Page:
An Outstanding Course by Michio Hikitsuchi, 10th dan!
“Michio Hikitsuchi: No one articulates O-Sensei’s message better!”
We’re nearing the end of our study of the aikido of Michio Hikitsuchi as presented in his “Essential Teachings of Aikido” course. In this video, Hikitsuchi Sensei stresses the importance of not waiting for your opponent to strike. He explains “to wait for the other person to strike means that you become conscious of the person as an adversary, and it’s no longer aikido.” We encourage you to ponder the deep meaning of this statement as we watch today’s video clip.
If you’ve been watching this series of videos of Michio Hikitsuchi Sensei, you will have noticed a profoundly different vision of aikido emerging. This is Morihei Ueshiba’s aikido in all its depth and beauty. And it’s waiting for us to discover and apply to our personal training!
Here is a glimpse of some of the many key concepts explained by Hikitsuchi Sensei in this course. Do you understand these principles and are you applying them in your aikido practice.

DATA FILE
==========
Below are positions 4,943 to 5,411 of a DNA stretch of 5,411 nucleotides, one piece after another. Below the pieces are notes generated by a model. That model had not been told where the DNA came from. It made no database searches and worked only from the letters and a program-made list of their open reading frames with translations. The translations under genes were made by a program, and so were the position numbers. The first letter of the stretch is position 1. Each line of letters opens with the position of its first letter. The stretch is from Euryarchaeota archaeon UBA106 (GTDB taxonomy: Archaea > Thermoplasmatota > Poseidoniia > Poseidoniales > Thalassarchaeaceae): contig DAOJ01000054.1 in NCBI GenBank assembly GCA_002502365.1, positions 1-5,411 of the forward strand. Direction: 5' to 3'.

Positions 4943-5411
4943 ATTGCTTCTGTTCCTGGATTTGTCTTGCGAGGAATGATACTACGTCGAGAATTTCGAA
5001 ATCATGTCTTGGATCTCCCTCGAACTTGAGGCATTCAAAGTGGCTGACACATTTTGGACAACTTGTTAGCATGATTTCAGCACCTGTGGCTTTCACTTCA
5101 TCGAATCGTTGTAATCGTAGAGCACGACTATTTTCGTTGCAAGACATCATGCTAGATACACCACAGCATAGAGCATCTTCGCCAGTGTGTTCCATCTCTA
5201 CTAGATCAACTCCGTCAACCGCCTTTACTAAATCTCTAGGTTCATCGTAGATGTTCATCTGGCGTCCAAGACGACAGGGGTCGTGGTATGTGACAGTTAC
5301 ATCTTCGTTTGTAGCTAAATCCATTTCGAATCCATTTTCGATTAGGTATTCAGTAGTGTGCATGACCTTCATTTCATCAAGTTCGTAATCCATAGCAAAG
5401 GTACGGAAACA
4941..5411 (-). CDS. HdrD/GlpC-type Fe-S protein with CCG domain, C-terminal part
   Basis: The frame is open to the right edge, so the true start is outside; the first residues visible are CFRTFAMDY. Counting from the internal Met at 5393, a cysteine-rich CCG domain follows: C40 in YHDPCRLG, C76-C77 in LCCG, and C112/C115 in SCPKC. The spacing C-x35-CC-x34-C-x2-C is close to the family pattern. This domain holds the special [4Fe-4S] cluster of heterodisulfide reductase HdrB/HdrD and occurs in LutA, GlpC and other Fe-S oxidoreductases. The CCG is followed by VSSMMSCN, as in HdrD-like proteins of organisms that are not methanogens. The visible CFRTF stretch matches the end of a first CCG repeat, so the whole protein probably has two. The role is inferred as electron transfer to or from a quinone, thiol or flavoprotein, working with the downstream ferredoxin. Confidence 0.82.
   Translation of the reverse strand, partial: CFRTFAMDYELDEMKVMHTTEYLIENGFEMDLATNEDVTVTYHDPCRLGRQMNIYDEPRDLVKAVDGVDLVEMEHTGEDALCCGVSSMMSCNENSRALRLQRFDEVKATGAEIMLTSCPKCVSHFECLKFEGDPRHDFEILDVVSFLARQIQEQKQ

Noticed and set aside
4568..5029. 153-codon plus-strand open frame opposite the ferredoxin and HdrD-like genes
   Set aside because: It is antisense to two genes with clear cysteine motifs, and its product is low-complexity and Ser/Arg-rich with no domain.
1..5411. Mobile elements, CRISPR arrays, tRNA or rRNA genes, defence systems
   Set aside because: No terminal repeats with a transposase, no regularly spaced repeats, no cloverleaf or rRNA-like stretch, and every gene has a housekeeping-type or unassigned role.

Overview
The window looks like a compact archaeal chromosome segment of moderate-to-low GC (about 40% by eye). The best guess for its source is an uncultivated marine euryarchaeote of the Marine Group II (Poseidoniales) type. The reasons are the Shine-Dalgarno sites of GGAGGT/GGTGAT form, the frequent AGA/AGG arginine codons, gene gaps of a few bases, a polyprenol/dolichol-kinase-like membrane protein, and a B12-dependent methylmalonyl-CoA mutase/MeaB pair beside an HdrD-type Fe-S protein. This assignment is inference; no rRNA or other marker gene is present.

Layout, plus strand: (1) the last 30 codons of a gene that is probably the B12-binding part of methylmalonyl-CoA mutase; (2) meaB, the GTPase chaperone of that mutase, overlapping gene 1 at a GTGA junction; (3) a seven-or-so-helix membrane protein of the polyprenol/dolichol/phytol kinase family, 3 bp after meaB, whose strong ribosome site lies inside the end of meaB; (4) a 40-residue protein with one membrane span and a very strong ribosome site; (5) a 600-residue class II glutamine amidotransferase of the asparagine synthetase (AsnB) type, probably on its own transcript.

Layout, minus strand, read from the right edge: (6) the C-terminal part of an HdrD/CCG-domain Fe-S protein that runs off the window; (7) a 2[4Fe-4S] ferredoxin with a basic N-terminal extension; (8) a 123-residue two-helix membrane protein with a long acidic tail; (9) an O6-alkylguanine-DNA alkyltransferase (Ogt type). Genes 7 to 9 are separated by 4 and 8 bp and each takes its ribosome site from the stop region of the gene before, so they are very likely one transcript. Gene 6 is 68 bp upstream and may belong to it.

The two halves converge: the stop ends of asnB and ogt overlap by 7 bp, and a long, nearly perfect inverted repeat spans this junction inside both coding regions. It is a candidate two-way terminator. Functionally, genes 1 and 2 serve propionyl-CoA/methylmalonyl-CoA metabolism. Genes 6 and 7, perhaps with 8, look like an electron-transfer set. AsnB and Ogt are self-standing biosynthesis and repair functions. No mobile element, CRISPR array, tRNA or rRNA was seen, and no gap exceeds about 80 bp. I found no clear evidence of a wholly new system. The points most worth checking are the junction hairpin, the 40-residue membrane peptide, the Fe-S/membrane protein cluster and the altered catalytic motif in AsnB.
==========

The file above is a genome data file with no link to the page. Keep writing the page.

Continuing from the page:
- Sincerity of attack. In your role as uke, do you attack with full intention and sincerity? Aikido relies on both parties bringing a pure energy to practice.
- Inryoku. Attractive power is what checks uke’s will to attack. It is what instantaneously stops the ki of uke when he thinks to attack.
- Seizing the initiative. One must control uke from the very outset of the encounter. To wait for a person to attack is to become conscious of him as an adversary. We lead to transcend being the attacker or the defender.
- Katsuhayabi. Speed independent of space and time. In Aikido, the issue is decided at the instant of the encounter. It is decided at the instant uke and nage come together. Uke thinks to attack, but he himself is struck.
- Shinken shobu. Action in dead earnest. You must put everything you have into your aikido as if it your life were at stake. Otherwise your true heart will never manifest itself.
- Masakatsu – Agatsu. True Victory, Victory over Self. The true aim of aikido is not victory over an opponent, but purifying and attaining victory over oneself.
- Shugyo. Ascetic discipline. The practice of aikido is a discipline for polishing one’s character and living life in harmony with divine nature.
- Takemusu Aiki. Aiki giving birth to martial techniques. An expression of his ideal of the highest level of aikido where techniques perfectly suited to the immediate circumstances surge forth spontaneously.
A 38-Lesson Advanced Course by Michio Hikitsuchi, 10th dan!